JIHAD JONES DELIGHTS AUDIENCES AT INTERACT THEATREby Bonnie Squires
Every once in a while a theater production offers the audience a message, pure joy, professionalism, and a memorable night out, all wrapped up together in a fabulous package. Such is the gift which the InterAct Theatre production of "Jihad Jones and the Kalashnikov Babes" bestows upon anyone who shows up at the Adrienne Theater to see this marvelous farce. Which is more than farce, more than satire, more than comedy.
The award-winning Arab-American playwright Yussef El Guindi has created a play which is a unique confection.
I cannot recall ever laughing so hard in the theater, not even at "The Producers," the original with Zero Mostel and Gene Wilder. Not even the revival with Nathan Lane and Matthew Broderick. Of course, I had a vested interest in the story of a handsome young Arab-American actor, with my own version, my husband, sitting right next to me.
But then - I was the only person who really appreciated "Ishtar" - you remember - the Warren Beattie-Dustin Hoffman film, a satire on Arabs, on the perception of beauty. Hoffman was the ladies man in this film, while Beattie was always trying to find out how to attract the females!. But I think you will all agree with me that "Jihad Jones" is really worth the trip into town. Fajer Al-Kaisi, an Iraqi-born Canadian, American-educated, now living and working in New York, is temporarily a resident of Philadelphia. He is starring in the InterAct Theatre Company's newest production, "Jihad Jones and the Kalashnikov Babes."
Al-Kaisi has the kind of dark, intense good looks that make people like my mother very nervous if they are waiting in a parking lot and someone who resembles Al-Kaisi is standing anywhere near them.
The fact that he is, in real life, married to an American Jew, a set designer named Leeanne Levinson, the fact that he did graduate work at the University of Texas in theater arts, the fact that he is soft-spoken when he is not emoting as the tortured Arab-American character on stage, probably would not convince people who have been paranoid about swarthy foreigners, even ones who speak English without an accent, that this foreigner means no harm. To anyone.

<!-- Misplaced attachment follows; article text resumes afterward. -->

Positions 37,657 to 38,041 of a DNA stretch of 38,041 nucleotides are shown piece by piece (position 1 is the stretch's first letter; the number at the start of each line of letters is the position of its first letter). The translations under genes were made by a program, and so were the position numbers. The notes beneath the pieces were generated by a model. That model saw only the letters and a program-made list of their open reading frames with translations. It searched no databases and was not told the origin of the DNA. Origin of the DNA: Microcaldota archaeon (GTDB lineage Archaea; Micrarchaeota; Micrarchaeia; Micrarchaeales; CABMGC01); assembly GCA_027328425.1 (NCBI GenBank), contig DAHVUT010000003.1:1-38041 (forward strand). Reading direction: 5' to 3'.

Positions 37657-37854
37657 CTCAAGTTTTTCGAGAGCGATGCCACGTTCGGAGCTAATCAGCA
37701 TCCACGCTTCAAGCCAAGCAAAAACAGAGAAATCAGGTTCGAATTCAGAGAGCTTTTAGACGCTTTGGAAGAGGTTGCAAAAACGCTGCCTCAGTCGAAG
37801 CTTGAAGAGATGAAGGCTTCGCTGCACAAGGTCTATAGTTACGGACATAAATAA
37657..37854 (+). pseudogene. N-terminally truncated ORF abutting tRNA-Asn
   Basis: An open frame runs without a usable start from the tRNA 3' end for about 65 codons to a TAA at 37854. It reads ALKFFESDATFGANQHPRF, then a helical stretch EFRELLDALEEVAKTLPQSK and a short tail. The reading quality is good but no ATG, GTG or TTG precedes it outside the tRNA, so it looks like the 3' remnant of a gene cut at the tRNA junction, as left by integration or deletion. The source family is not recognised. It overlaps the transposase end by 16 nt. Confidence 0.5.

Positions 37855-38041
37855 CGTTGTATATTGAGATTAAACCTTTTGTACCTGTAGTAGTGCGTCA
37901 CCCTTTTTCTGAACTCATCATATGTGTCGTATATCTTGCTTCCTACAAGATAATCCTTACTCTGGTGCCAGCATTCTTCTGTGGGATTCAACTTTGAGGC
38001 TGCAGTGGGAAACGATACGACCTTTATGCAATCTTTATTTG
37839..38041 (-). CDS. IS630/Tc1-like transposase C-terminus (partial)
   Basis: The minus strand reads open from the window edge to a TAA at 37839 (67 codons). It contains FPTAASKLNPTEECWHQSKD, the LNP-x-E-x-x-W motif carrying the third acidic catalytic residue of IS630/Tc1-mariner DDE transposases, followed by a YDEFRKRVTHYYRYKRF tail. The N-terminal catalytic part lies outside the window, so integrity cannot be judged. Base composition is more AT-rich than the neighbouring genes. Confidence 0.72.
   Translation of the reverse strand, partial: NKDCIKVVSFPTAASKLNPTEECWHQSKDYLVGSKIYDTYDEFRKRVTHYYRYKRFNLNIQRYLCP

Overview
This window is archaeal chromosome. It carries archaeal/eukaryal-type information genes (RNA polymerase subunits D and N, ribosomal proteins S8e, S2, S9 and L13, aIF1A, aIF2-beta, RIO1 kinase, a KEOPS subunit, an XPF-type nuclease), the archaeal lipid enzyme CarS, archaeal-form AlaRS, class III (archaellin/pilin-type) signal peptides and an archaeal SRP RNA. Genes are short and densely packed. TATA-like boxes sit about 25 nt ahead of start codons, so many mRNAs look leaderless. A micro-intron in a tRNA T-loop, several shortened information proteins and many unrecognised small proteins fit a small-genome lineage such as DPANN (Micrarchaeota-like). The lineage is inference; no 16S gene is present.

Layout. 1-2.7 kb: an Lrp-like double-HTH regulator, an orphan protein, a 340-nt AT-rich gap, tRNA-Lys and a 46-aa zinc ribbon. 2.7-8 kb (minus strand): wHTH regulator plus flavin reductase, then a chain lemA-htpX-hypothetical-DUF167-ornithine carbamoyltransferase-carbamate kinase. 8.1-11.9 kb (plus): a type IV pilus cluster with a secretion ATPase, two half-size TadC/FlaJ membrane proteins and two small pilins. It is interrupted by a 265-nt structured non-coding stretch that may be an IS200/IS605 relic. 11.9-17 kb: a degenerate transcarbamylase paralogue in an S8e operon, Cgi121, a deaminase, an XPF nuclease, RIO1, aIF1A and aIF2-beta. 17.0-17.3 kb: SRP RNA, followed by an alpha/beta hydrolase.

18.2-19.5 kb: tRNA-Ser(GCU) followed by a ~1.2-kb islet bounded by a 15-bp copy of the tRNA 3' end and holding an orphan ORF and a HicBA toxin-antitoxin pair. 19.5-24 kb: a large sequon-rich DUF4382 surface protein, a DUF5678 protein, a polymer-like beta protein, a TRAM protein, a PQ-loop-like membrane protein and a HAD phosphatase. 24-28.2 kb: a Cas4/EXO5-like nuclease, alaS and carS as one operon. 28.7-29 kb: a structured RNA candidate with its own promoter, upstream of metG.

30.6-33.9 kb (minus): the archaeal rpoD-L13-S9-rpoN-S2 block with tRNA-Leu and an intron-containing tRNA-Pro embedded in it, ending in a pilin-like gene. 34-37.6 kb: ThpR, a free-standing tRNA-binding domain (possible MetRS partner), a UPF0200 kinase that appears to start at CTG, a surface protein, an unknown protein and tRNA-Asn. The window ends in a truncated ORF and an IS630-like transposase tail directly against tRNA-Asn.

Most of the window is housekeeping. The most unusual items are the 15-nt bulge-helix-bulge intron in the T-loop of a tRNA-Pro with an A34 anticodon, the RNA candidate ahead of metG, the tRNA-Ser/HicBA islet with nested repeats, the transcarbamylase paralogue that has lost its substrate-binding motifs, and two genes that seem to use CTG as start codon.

But then again, the award-winning playwright, an Arab-American himself, Yussef El Guindi, must know what it is like to go grocery shopping and have customers look at him suspiciously, perhaps move to the next line in order to avoid being anywhere near him. Which is probably why he was able to work the American paranoia and 9/11 fearfulness into such a heady, crazy, delightfully witty, screamingly funny plot. A plot with a subliminal message or two.
Because one of the best ways of dealing with human foibles is to make fun of them, correct? Charles Dickens excelled at this, naming his characters with onomatopoeic words which reveal the character's character.
Seth Rozin certainly picked a winner when he dared to stage "Jihad Jones." It must have been music to his ears, the raucous laughter of the opening night crowd, made up mainly of theater critics. A very tough crowd indeed.
But in addition to laughing at the witty lines and slapstick comedy, we were laughing guiltily at our own misconceptions, prejudices and stereotypes. El Guindi paints them in dayglo hues. And the very talented cast, which works together like a well-oiled engine, feeds each other lines and energy, playing for laughs, but making meaning as well.
It's hard to take your eyes off Fajer's Ashraf character, with the black-as-night ponytail, black-as-night eyes and eyebrows, ferocious mustache, yet total reluctance to play the stereotypical Arab villain which his agent Barry, played by John Zak, is desperate to have him play. You feel his pain. And you also empathize with his agent, who has been taking 10% of Fajer's current salary, a total $200 per week for playing Hamlet.
Before discussing the script for the movie, Barry locks the door to his office and hides the key in a series of lock-boxes which is another hilarious scene in the play. But that script represents the pot of gold at the end of the rainbow: $800,000 salary for the young ethical actor. A whopping commission for Barry. Forget about the caricature of Arabs! Forget about the two-dimensional characters of the plot of this Hollywood play which would require Fajer to sell his soul for close to a million dollars, and the chance to work with the hottest director in Hollywood, as well as the most luscious young actress of his generation.
How much would it take to sell out everything he believes in? How many of us could resist such temptation?
There is no intermission in this hilarious production, which runs close to an hour and a half. But it moves so swiftly, and the laughs keep coming, while all the time making us slightly uncomfortable when the stereotypes hit us in the gut, that the audience was totally surprised when the play ended. It seemed to have gone by in a flash.
But re-telling the story and recalling the wonderfully funny scenes kept us laughing all the way home. And I still smile each time I re-create Fajer's exaggerated Arab accent, his wildly waving a fake pistol (which turns out to have one bullet in it), the electricity he and Laura Catlaw, as Cassandra, create as they act out a scene for the director, Peter Schmitz. And just for good measure, El Guindi throws in the agent's secretary who is suddenly smitten not by Fajer, but by Laura!
You have until May 10th to treat yourself to this delicious production of InterAct Theatre. Leave your conscience at the door.